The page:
AT&T (NYSE:T) is changing its tune about Apple‘s (NASDAQ:AAPL) FaceTime video calling. The company says it will no longer restrict cellular use of the app that runs on iPads and iPhones to its high-end Mobile Share plans.
The roll-out of FaceTime service to users with tiered data plans will take between eight and ten weeks, the Los Angeles Times notes.
Until recently, FaceTime only worked over WiFi connections. However, with the release of iOS 6, the app can now transmit video over cellular networks.
AT&T justified its earlier position, saying that it had limited use of the app because it could not forecast the amount of additional data traffic its cell network would experience as a result of the apps functionality. Consumer advocates heavily criticized the company’s stance and threatened to complain to the FCC.
While AT&T has abandoned its insistence on premium data service plans for FaceTime use, not all AT&T subscribers can use the app on cellular connections just yet.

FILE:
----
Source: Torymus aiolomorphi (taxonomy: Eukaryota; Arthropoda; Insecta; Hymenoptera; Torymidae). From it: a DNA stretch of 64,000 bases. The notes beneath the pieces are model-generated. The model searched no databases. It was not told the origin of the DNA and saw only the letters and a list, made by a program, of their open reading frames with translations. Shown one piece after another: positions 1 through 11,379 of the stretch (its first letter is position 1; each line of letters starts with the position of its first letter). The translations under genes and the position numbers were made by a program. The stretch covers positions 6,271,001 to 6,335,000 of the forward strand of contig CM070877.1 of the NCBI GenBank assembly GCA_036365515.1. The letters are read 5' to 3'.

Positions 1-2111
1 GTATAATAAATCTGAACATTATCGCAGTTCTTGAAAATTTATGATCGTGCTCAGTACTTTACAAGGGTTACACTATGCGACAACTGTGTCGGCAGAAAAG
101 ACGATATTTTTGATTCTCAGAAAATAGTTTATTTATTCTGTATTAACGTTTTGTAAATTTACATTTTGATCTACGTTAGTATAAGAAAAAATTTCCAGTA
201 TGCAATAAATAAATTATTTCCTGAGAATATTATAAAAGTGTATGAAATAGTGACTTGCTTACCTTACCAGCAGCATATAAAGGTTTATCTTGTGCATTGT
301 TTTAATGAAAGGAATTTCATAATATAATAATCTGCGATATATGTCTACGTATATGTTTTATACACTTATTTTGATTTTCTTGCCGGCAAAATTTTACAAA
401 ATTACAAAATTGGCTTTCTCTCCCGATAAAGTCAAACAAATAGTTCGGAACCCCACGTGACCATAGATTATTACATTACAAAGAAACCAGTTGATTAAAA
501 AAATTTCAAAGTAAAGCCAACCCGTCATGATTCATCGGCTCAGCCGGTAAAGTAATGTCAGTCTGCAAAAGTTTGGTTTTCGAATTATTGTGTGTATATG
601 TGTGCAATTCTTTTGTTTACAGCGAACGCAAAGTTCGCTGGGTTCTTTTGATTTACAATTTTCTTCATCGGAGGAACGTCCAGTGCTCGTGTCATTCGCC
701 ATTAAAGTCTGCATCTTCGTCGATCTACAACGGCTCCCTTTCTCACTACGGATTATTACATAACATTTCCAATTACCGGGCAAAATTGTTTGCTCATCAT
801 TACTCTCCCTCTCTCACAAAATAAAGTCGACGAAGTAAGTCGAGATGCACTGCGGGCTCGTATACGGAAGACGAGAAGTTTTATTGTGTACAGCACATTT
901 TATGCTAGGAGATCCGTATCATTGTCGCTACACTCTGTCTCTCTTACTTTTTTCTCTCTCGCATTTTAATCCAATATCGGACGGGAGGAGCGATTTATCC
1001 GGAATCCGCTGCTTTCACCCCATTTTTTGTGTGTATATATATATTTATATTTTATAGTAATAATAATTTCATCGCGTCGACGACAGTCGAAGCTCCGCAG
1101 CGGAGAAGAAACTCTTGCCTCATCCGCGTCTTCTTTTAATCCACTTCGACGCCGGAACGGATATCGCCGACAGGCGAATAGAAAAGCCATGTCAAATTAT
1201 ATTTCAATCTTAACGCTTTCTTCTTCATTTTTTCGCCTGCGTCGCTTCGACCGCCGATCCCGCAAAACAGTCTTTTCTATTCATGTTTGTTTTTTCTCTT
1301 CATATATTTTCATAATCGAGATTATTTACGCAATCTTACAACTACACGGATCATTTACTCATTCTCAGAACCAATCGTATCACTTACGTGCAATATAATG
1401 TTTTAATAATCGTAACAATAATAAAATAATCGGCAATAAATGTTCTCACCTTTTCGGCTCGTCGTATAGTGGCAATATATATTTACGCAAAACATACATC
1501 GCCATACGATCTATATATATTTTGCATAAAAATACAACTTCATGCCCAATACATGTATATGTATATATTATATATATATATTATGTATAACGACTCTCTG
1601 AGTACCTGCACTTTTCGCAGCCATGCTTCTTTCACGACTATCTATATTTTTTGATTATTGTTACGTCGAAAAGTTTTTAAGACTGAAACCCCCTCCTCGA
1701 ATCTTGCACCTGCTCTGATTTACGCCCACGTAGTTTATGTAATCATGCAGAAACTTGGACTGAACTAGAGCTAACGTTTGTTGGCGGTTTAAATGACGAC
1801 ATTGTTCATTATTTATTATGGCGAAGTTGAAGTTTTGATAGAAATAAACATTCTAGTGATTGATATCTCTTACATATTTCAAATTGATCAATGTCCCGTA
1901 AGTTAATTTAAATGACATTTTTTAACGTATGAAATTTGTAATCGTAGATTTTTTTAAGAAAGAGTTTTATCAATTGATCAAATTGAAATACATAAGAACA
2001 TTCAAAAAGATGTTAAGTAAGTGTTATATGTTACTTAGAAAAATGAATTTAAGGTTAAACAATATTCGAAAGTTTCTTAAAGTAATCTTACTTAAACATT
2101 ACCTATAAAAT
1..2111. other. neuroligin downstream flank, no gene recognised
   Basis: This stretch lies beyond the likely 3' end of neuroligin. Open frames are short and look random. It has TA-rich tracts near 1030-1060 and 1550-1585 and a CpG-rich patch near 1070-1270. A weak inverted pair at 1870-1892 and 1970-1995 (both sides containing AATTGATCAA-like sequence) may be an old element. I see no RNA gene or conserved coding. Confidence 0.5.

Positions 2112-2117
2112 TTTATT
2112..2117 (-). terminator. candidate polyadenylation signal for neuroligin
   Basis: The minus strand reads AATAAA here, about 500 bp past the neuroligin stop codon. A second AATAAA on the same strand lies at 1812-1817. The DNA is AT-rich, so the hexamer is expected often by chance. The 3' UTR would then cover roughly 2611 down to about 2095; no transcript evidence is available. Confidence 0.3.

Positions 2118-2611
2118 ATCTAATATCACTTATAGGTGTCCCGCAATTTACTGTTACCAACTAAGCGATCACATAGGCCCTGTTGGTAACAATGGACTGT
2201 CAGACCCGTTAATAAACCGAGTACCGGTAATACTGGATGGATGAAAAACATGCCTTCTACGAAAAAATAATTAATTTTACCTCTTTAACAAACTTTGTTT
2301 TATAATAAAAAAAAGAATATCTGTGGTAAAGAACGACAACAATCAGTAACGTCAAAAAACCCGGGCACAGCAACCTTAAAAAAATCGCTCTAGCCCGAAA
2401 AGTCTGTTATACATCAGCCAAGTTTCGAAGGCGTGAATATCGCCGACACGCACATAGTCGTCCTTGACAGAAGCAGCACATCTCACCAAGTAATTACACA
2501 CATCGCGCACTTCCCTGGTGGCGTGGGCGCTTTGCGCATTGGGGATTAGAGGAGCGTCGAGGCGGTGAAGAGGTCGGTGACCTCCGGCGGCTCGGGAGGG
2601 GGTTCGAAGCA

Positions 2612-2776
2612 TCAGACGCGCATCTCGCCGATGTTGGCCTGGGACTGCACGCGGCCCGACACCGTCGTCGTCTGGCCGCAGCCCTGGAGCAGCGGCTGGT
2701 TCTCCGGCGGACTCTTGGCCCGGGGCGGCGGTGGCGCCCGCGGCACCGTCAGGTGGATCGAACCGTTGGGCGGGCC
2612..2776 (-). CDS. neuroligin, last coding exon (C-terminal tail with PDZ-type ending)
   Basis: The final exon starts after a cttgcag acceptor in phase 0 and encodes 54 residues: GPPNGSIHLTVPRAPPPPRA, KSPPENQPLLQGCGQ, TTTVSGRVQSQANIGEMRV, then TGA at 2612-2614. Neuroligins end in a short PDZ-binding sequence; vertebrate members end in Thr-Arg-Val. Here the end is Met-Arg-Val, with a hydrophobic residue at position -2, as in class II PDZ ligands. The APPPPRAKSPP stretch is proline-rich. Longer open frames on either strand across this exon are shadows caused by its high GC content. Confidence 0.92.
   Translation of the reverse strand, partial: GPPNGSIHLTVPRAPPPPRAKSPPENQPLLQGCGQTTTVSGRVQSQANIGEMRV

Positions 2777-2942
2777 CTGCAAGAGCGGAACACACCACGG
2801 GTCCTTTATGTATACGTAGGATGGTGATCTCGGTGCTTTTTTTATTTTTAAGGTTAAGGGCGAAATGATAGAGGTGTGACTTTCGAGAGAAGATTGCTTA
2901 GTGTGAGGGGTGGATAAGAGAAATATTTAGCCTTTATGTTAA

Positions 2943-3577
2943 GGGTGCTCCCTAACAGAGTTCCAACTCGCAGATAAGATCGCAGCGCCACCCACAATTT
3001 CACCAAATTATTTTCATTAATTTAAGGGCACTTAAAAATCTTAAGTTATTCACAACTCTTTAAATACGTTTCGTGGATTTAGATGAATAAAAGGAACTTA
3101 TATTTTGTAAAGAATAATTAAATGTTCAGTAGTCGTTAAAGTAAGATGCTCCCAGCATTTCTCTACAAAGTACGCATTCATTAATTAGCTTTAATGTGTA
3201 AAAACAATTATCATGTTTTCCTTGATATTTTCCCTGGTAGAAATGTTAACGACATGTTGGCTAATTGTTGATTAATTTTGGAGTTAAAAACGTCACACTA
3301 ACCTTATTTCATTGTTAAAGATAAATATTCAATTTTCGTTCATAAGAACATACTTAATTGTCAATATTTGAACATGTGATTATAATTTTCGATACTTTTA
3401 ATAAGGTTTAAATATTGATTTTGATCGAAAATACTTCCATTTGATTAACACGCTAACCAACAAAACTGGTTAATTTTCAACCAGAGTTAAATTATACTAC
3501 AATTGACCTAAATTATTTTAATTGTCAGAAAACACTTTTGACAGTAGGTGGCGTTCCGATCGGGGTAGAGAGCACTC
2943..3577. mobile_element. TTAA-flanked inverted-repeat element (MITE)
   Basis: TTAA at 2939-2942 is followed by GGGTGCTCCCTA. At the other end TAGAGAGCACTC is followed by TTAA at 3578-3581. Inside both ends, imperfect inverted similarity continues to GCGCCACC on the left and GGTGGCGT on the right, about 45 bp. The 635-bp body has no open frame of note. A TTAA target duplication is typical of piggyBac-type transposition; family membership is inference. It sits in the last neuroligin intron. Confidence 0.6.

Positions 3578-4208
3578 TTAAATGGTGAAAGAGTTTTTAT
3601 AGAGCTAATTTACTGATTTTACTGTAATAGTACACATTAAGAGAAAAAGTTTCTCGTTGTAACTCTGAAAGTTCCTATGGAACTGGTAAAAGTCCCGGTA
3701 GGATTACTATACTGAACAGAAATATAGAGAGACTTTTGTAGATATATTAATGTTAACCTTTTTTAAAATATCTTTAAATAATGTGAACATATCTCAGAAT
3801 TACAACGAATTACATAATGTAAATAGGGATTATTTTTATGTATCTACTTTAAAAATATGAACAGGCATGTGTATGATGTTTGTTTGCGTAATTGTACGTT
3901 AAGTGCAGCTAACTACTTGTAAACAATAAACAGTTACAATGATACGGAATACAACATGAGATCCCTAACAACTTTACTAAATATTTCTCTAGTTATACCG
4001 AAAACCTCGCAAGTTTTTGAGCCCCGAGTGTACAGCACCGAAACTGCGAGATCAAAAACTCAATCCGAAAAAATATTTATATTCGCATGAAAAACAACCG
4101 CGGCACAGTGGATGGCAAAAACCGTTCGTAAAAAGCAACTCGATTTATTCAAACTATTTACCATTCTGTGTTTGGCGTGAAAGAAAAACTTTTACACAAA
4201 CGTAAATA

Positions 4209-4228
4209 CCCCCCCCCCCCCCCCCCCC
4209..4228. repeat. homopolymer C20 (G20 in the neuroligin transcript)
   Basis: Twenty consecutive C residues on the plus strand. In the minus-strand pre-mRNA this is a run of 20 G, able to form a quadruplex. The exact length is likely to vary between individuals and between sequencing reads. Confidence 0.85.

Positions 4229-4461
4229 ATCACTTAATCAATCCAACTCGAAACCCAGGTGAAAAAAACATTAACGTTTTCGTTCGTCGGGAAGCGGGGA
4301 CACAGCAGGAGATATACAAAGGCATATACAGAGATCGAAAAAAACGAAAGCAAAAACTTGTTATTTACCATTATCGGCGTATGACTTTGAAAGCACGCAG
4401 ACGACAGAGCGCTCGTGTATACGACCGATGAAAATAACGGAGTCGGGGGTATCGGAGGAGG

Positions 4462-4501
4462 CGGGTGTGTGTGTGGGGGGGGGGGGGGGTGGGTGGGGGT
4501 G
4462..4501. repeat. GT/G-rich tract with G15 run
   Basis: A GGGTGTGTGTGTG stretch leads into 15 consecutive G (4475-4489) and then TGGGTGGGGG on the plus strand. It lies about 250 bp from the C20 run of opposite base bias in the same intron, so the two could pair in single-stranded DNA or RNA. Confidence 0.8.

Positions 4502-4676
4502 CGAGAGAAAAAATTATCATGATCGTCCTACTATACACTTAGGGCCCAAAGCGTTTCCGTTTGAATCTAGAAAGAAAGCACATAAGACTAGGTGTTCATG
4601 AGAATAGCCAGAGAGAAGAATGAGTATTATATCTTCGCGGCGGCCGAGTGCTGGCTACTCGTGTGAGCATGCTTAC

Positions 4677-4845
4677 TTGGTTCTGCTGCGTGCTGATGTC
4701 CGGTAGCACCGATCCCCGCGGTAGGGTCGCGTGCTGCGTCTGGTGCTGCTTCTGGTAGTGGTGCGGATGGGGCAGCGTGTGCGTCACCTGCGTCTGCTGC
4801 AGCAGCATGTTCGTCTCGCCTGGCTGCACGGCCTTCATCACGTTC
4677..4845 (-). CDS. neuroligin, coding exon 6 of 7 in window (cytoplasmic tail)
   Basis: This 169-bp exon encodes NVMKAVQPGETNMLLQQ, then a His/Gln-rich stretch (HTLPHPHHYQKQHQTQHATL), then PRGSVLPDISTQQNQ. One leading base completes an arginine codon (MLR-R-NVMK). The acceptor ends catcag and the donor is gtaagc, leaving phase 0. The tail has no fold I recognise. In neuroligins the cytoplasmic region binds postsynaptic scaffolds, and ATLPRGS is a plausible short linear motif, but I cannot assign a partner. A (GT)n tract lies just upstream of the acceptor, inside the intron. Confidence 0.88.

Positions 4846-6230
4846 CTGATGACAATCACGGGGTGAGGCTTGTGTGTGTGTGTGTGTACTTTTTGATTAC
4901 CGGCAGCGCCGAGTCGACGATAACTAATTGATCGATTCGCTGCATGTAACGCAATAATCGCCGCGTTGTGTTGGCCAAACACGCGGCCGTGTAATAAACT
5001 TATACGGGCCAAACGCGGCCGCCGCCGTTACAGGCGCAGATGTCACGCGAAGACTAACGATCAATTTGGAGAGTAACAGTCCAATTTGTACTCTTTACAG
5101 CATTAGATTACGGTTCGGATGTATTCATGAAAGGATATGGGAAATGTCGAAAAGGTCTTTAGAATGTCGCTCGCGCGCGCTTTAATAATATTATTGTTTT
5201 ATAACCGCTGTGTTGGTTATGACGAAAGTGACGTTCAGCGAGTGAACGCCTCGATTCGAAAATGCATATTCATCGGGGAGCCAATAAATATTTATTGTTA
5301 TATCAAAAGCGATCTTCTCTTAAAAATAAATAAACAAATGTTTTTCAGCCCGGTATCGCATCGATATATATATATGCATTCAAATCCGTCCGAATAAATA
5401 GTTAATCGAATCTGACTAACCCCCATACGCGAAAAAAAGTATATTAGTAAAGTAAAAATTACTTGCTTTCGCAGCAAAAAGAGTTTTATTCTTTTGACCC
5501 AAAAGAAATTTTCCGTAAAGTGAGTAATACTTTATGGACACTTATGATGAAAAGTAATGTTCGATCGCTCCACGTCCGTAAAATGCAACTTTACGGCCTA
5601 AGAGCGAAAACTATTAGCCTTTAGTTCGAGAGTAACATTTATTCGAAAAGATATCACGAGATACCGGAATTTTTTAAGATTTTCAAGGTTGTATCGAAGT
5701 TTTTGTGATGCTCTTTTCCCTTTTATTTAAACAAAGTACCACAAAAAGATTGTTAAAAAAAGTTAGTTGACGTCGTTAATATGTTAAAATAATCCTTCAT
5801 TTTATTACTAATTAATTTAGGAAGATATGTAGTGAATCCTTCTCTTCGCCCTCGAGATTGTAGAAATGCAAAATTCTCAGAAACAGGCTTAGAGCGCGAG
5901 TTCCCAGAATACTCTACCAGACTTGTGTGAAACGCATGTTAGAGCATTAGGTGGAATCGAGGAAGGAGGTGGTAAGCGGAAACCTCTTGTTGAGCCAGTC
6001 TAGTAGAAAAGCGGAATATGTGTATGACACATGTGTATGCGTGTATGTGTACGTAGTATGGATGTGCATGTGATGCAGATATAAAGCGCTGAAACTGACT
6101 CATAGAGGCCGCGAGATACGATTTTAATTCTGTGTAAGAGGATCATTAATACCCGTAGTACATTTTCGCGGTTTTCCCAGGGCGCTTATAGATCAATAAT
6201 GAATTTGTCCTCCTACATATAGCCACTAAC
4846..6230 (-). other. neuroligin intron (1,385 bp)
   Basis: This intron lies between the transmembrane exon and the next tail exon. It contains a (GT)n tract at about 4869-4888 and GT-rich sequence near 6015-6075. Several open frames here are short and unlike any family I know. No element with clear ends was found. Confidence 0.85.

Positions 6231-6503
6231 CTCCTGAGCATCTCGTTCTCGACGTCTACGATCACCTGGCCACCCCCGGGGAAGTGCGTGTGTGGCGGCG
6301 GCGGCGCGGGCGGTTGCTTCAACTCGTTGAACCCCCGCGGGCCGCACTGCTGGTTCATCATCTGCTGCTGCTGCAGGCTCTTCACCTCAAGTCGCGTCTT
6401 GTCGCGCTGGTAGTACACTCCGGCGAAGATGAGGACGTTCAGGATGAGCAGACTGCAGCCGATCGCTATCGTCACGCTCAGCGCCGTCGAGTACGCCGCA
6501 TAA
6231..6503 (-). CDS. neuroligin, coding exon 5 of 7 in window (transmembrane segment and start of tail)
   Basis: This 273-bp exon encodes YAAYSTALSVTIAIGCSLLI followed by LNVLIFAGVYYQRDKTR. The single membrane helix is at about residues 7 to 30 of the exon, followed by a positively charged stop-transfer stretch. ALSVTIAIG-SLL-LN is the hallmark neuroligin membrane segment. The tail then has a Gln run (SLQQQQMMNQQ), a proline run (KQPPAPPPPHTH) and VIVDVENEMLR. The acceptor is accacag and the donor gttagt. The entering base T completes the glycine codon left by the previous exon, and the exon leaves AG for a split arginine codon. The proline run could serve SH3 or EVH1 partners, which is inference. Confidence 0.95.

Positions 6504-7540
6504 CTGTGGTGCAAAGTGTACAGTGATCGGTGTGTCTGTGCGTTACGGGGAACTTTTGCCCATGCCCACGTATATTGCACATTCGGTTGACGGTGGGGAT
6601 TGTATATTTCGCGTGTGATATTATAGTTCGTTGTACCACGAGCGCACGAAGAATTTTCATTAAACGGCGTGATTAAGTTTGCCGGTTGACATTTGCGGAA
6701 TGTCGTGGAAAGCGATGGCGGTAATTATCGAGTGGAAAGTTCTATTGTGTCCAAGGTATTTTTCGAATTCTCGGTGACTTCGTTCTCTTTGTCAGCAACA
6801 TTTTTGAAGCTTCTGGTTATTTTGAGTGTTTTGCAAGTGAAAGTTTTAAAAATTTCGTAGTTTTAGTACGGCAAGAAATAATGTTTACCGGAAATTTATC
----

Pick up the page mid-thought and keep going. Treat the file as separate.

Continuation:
Who can use FaceTime on AT&T’s network right now:
- Subscribers with Mobile Shared data plans
Who Will be able to use FaceTime on AT&T’s network soon:
- Subscribers with tiered data plans and 4G Apple devices — the iPhone 5 and the latest iPads
- Hearing impaired subscribers who have special data-only plans
Who will not be able to use FaceTime on AT&T’s networks any time soon:
- Subscribers with 3G devices
- Original iPhone users with grandfathered unlimited data plans
FaceTime calling has not been subject to restrictions by Sprint (NYSE:S) or Verizon (NYSE:VZ).